As for women watching two guy men (or reading about them) I have no idea what the motivation is or attraction for women on that. I’ve honestly never had that discussion.

              I know several women, in that same broad area, who enjoy watching men for the rawness and toughness of it.

              It is an interesting contrast given the men like to watch the women for something that is broadly unfeminine while the women seem to like watching the men for something hyper masculine.

                • No…but gay male S&M has a masculinity about it you don’t see elsewhere…a lot of challenge and one upmanship. Even though they don’t play as hard as women when I’ve seen leathermen play there is an exaggerated masculinity (somewhat stereotyped) about it you don’t see with straights or lesbians for the most part.

                  • No, no, I meant that men like lesbians because they play harder than normal women, and women like gays because they play harder than normal men (this is not my take, it’s what I took from what you said.) So, sex would appear to be masculine. (BLINK)

                    • Hmmm…I need to think about that one. I never put that much thought into it just combining things I’ve heard people say.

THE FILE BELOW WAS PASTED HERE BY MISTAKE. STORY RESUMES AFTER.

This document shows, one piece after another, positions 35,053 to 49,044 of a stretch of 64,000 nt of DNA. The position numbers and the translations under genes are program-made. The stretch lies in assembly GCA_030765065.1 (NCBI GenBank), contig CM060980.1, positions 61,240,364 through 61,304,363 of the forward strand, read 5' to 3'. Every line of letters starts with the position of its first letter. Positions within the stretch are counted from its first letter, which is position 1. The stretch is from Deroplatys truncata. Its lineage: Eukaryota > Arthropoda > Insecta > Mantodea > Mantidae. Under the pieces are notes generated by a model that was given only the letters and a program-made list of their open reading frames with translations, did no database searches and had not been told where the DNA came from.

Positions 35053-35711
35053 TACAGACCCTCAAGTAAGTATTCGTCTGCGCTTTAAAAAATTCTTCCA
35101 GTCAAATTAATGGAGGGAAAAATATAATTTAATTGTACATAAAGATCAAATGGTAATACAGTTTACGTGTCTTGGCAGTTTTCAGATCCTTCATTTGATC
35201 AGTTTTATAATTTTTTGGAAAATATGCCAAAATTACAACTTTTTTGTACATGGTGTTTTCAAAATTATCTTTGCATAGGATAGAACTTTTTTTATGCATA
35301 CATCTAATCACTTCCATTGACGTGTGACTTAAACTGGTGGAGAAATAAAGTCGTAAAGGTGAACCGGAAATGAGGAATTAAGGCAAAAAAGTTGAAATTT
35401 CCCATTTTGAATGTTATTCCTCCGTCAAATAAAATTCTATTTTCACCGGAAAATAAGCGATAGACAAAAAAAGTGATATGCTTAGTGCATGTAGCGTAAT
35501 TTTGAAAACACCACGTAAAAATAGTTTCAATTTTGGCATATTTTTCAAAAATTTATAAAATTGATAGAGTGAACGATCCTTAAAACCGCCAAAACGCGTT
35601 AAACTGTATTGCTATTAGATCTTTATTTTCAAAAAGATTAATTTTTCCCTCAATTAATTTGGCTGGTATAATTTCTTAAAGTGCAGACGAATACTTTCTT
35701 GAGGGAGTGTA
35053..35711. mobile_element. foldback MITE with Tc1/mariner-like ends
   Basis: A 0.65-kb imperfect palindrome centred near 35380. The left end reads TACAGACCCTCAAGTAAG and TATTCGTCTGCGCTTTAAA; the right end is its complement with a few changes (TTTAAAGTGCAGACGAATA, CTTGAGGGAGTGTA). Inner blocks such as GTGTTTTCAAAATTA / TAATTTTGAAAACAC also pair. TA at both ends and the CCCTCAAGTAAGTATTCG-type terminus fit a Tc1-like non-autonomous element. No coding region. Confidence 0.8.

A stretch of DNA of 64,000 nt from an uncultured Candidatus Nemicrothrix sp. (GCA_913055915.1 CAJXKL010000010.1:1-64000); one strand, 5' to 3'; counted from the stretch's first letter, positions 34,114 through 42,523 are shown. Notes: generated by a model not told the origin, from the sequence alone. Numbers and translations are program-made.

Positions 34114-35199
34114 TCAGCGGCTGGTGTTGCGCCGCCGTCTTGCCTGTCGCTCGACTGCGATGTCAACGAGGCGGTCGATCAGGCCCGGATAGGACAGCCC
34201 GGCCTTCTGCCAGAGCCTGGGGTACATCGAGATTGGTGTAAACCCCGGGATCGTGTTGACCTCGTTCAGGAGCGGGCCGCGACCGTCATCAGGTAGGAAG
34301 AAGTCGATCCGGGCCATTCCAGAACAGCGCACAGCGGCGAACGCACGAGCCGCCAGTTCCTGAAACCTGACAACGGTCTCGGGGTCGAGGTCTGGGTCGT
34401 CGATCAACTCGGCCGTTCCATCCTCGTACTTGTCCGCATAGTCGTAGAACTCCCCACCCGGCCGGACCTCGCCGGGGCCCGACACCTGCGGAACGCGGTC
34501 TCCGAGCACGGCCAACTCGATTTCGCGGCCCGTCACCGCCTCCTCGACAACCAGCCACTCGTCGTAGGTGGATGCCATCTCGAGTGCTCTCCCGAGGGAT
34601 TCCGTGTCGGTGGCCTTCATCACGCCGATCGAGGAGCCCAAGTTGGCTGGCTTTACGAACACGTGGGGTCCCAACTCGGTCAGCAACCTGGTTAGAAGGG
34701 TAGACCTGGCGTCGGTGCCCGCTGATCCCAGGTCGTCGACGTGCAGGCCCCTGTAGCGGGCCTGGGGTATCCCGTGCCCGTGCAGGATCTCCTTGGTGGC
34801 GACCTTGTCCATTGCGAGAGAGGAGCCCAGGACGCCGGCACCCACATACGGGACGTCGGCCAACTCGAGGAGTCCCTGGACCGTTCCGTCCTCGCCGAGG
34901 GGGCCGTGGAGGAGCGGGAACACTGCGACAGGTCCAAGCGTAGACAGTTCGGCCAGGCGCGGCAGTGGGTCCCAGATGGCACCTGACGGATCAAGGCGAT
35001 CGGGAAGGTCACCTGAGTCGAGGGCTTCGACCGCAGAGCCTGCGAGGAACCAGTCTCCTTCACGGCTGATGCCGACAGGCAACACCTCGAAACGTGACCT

I guess the ying to that yang would be love is feminine?

                    • If this is true, yes. I’d think so.

                    • Thinking about that a little maybe there is some true to it.

                      Core assumption to my thinking: homosexual relationships will wind up in trends that emphasis those attributes that match that sex. So lesbian relationship trends emphasize feminine things whie gay men emphasize masculine things.

                      So, what would gay bath house culture compared to lesbian UHaul culture tell us about sex being masculine while love is feminine? Wouldn’t that seem to reinforce that conclusions. I’d argue stereotypes about heterosexual relationships do as well but not as clearly.

        • John, that may very well be true, at least about real lesbians. Based on numerous gay pride newsclips it would appear that many true lesbians take great care to be as unattractive to men as possible.
          Lesbian porn on the other hand is one of the most popular sub genres out there. Start with semi conventional stuff like The L Word, and head deeper into raunch from there. Is it reality, oh hell no, but then porn has always been mostly about fantasy.

          • I actually know quite a few lesbians. Yes, there are those who tend to dress like men, and who aren’t very attractive to men.
            But I know quite a few as well who are very attractive, and who dress up attractively most of the time. If you didn’t know them, you wouldn’t flag them as gay, because they look just like all the other attractive straight women.
            Same is true for men, they even have a term for it for men: ‘Straight acting gay male.’

          • During my freshman year of college, through a confluence of events, my dorm room (specifically my bed) turned into the make-out spot for the lesbian couple in my friend group. It was a weird time. After a short while it was no longer interesting. Since then “giggler” fantasies haven’t been my bag.